2 uk regional policy-1


Published on

  • Be the first to comment

  • Be the first to like this

No Downloads
Total views
On SlideShare
From Embeds
Number of Embeds
Embeds 0
No embeds

No notes for slide

2 uk regional policy-1

  1. 1. Dr John MoffatRichard Price Building, Room F49Email: J.D.Moffat@swansea.ac.ukOffice Hours: Tuesday & Friday, 1:30-2:30pm
  2. 2. Learning Outcomes Students should be able to answer the followingquestions: What are the recent trends in UK regional performance? What policy instruments are available for reducingregional disparities in economic performance? Which of these instruments have been used in the UK? How successful have these instruments been?Topic 2: UK Regional Policy 2
  3. 3. Readings Armstrong & Taylor, chapter 9 BIS (2010), Local Growth: Realising Every Place’sPotential, Available from:http://www.bis.gov.uk/assets/biscore/economic-development/docs/l/cm7961-local-growth-white-paper.pdf Wren, C. (2005), ‘Regional Grants: Are they worth it?’Fiscal Studies, Available from:http://onlinelibrary.wiley.com/doi/10.1111/j.1475-5890.2005.00012.x/pdfTopic 2: UK Regional Policy 3
  4. 4. Relative Regional GVA per head,1968-2010Source: Armstrong et al. (2012)Topic 2: UK Regional Policy
  5. 5. Bottom 20 UK NUTS 2 Regions, 2009Topic 2: UK Regional Policy 5NUTS 2 Region/Country GDP per head (Euros)West Wales and The Valleys 15,700Portugal 15,800Cornwall and Isles of Scilly 16,500Slovenia 17,300Tees Valley and Durham 17,700Lincolnshire 18,000Merseyside 18,100South Yorkshire 18,800Shropshire and Staffordshire 18,800Northern Ireland 19,000Lancashire 19,100East Yorkshire and Northern Lincolnshire 19,300Highlands and Islands 19,300Devon 19,800Cumbria 20,000Northumberland and Tyne and Wear 20,200Essex 20,400Greece 20,500Kent 20,600Cyprus 21,100Source: Eurostat (2013)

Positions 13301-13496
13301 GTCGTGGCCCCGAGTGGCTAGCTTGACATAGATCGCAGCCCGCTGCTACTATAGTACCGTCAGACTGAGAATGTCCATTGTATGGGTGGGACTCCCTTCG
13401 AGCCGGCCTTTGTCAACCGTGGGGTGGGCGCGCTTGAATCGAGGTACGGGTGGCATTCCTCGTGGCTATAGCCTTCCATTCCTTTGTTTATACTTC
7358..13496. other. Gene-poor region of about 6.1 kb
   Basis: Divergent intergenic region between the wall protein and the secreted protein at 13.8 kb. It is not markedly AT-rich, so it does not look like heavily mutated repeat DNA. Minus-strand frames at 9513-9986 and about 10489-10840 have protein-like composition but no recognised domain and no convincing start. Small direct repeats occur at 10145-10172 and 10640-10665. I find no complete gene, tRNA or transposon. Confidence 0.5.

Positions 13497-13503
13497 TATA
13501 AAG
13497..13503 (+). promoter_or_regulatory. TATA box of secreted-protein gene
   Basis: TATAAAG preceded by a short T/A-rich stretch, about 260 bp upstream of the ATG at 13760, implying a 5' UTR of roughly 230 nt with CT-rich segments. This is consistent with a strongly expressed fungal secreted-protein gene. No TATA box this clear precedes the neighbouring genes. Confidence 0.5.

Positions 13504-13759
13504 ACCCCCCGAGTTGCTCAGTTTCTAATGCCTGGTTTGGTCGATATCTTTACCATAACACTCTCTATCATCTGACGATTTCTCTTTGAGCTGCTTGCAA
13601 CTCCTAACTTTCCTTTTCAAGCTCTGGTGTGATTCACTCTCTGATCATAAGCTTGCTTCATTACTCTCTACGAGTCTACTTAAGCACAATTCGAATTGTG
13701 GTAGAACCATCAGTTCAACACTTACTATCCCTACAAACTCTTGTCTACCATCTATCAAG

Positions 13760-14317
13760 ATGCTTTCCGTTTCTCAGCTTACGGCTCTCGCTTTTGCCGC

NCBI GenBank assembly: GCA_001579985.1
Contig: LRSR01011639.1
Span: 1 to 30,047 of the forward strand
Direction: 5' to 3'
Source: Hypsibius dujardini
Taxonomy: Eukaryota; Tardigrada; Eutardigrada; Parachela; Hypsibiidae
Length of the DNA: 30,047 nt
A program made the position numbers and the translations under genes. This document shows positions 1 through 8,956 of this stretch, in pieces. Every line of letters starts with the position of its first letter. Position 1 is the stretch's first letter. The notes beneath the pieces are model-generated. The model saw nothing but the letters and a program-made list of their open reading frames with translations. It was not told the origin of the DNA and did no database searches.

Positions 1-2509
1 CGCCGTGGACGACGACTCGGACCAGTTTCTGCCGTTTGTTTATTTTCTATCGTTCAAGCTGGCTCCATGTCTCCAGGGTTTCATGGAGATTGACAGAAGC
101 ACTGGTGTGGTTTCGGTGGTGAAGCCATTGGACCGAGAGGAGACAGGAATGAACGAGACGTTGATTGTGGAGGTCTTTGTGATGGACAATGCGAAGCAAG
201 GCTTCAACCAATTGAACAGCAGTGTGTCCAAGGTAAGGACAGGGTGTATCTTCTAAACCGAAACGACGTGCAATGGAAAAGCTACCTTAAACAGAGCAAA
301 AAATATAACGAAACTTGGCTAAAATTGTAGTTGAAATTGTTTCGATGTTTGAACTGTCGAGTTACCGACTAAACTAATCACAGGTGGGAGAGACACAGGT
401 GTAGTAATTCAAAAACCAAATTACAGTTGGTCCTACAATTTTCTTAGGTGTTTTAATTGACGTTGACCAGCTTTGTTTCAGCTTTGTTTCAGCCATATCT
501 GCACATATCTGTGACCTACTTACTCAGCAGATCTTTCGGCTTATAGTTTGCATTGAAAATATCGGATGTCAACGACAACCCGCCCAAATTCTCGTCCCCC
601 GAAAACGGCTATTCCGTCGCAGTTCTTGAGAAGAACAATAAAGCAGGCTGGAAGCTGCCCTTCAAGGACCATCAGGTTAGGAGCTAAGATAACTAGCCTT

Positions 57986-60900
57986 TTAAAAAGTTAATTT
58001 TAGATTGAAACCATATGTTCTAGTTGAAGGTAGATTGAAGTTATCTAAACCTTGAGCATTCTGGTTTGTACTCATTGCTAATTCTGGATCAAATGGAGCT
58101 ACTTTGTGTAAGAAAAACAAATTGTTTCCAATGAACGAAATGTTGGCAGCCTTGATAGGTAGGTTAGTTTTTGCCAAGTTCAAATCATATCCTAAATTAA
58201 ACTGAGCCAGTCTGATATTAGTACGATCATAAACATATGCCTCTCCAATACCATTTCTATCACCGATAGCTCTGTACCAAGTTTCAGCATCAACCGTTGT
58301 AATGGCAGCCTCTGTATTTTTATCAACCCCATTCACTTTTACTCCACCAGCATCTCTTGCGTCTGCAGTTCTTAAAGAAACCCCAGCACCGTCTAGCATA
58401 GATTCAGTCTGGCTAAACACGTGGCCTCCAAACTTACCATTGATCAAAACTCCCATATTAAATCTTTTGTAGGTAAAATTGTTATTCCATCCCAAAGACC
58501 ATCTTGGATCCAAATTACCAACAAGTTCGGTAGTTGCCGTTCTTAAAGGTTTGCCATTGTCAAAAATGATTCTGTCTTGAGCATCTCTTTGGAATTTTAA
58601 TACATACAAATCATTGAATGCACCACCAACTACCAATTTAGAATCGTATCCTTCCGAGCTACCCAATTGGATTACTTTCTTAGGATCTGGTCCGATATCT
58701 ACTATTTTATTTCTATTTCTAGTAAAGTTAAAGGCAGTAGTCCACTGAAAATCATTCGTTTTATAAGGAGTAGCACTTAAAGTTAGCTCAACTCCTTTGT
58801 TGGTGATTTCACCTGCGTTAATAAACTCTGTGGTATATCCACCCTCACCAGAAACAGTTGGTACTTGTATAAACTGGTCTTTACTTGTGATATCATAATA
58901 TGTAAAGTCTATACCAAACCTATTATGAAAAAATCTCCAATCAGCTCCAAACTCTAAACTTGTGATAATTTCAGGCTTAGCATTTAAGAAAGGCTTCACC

6. 6. Top 20 UK NUTS 2 Regions, 2009Topic 2: UK Regional Policy 6NUTS 2 Region/Country GDP per head (Euros)Cheshire 25,900Surrey, East and West Sussex 25,900Gloucestershire, Wiltshire and Bristol/Bath area 26,100Bedfordshire and Hertfordshire 26,500Iceland 27,200Germany 29,000France 29,300Sweden 31,300Belgium 31,500Finland 32,300Berkshire, Buckinghamshire and Oxfordshire 32,500Austria 32,900Netherlands 34,600Ireland 35,900North Eastern Scotland 36,200Denmark 40,600Switzerland 45,500Norway 55,900Luxembourg 75,200Inner London 75,900Source: Eurostat (2013)
  7. 7. Average Gross Weekly Earnings of Full-timeEmployees, July-September 2011 (£)Topic 2: UK Regional Policy 7Source: ONS (2013)0100200300400500600700800North East NorthWestYorks &theHumberEastMidlandsWestMidlandsEast London South East SouthWestEngland Wales Scotland NorthernIreland
  8. 8. Regional UnemploymentRates, 1992-2012 (%)Topic 2: UK Regional Policy 8Source: ONS (2013) East North West Yorkshire and the Humber East MidlandsWest Midlands East London South EastSouth West Wales Scotland Northern Ireland
  9. 9. Regional Unemployment RatesSource: BBC (2012)Topic 2: UK Regional Policy 9http://www.bbc.co.uk/news/10604117
  10. 10. Regional Policy OptionsSource: Clark (2010), adapted fromArmstrong & Taylor (2000)Regional Policy OptionsMICRO options Co-ordination optionsMACRO optionsRelocate labour Relocate capital Within JurisdictionsDevolvedBetween JurisdictionsDifferent MICROoptionsMICRO & MACROoptionsTrans national Within the nationCentral controlTariff & tradeDiscriminatingmonetary policyDiscriminating taxand expenditureAutomaticstabilisersDiscretionaryTopic 2: UK Regional Policy 10
  11. 11. Co-ordination Policy is delivered at different tiers of government Policy must be co-ordinated to ensure that policy atone level of government is compatible with policy atanother level of government Otherwise, policy at one level of government maynegate or offset policy at another level of governmentTopic 2: UK Regional Policy 11